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Genomic islands (GI) are formerly mobile genetic elements that have been integrated into an organism's genome. They encode a variety of different functions that depend largely on the environment of the organism, and can be involved in symbiosis or pathogenesis. Often, they confer on an organism fitness to occupy a particular ecological niche. (Hentschel et al., Microbes Infect. 2001 Jun;3(7):545-8.). A single mobile element can be found in many distantly related species. The lateral gene transfer of mobile elements occurs between different organisms and strains in a variety of ways: Transformation, Conjugation, and Transduction. Base Composition Analysis (G+C content, genome signature, codon usage) can be used to identify laterally transferred genes. Base composition analyses methods established by Samuel Karlin (Trends Microbiol. 2001 Jul;9(7):335-43.) were used to find atypical genes. BLAST taxonomy data was also used to find genes with hits to viral or plasmid genes which indicates a possible lateral gene transfer.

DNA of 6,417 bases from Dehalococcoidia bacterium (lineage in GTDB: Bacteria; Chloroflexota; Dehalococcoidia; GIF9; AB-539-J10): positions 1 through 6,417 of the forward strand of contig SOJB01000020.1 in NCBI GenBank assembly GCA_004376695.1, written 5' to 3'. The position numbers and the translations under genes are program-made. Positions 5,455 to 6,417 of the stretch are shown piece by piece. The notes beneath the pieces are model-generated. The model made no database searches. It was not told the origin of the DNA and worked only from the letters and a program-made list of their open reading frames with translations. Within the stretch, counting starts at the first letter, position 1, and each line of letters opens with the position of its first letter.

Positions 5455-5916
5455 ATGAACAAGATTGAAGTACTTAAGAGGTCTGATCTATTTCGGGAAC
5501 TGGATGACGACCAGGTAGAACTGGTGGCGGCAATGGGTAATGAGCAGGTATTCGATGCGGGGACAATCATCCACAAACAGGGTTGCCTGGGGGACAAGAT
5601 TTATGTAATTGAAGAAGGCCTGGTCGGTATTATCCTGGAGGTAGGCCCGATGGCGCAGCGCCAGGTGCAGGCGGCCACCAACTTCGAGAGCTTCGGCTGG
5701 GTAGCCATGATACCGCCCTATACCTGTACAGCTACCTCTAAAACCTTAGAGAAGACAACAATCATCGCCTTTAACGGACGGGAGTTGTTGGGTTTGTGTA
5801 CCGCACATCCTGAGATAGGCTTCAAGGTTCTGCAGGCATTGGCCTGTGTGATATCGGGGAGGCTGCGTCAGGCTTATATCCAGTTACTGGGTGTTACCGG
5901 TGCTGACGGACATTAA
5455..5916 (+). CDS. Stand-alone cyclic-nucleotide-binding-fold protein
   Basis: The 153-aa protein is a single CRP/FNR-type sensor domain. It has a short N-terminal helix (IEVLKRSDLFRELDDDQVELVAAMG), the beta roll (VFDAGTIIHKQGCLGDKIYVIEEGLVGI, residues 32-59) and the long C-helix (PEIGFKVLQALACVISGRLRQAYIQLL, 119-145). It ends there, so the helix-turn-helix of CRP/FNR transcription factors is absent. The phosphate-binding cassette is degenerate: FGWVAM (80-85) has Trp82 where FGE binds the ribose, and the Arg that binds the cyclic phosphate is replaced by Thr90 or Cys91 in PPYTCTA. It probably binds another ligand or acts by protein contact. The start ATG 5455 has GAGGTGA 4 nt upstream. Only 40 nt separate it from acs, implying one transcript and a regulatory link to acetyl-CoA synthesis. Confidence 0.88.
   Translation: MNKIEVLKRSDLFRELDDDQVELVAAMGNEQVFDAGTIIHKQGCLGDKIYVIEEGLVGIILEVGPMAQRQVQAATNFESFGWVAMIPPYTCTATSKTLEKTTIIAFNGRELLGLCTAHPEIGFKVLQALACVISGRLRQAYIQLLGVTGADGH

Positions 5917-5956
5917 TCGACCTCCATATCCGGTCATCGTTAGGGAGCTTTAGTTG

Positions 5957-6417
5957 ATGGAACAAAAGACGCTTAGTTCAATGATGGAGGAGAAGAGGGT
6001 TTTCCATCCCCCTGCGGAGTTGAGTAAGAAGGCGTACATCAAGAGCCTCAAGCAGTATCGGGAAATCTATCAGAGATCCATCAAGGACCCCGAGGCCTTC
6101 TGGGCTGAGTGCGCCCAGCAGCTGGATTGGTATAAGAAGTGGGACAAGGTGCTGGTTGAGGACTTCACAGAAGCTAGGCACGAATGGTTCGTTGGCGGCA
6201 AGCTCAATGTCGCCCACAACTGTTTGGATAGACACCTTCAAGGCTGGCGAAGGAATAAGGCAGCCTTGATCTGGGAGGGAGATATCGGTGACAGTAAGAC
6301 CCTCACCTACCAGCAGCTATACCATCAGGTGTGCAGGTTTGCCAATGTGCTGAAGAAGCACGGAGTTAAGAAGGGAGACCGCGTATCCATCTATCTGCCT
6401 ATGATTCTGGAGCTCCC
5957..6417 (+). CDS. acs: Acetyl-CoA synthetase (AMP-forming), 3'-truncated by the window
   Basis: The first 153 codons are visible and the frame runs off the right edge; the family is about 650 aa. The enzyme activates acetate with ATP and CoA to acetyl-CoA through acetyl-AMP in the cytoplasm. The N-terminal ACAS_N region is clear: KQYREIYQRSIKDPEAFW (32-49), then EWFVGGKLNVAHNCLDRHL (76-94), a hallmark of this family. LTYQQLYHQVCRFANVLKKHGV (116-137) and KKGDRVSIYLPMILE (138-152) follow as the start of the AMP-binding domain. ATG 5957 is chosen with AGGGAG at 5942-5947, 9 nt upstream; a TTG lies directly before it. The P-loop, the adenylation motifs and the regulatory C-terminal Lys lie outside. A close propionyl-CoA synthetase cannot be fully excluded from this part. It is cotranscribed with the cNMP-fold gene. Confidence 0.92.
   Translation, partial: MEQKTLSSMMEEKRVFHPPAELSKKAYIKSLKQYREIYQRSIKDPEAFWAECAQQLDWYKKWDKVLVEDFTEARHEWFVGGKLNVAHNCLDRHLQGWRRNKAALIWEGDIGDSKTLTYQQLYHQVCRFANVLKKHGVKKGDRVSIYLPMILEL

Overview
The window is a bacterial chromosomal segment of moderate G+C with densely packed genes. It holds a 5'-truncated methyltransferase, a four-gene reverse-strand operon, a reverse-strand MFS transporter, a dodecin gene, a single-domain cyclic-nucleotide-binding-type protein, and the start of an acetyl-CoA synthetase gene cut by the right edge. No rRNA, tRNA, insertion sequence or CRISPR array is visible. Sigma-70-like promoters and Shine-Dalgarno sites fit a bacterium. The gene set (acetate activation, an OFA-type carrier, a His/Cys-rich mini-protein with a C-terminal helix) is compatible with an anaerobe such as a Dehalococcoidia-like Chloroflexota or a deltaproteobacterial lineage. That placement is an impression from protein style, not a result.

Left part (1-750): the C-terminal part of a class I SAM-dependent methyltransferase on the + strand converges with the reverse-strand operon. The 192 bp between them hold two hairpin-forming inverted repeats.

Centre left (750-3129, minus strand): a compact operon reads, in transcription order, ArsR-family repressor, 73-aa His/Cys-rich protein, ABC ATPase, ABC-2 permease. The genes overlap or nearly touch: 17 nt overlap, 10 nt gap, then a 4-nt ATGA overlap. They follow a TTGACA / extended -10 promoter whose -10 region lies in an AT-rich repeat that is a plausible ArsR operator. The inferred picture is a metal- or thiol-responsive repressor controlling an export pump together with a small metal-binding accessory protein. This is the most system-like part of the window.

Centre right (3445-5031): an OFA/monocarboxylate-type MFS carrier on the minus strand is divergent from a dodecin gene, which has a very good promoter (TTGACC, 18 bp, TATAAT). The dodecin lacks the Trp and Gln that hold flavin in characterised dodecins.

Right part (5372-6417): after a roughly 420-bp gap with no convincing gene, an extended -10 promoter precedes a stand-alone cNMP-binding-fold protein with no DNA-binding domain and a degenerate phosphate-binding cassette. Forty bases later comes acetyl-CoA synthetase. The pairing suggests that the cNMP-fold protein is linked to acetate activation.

The following table contains records of GIs that have been identified in Treponema pallidum using base composition analyses and BLAST taxonomy data. The genome coordinates, the value of each parameter and a measure of its deviation is provided for each island. The skew is the number of standard deviations from the genome mean value of the quantity measured. The Genomic Island ID is hyperlinked to a annotated GI record that contains more detailed information.
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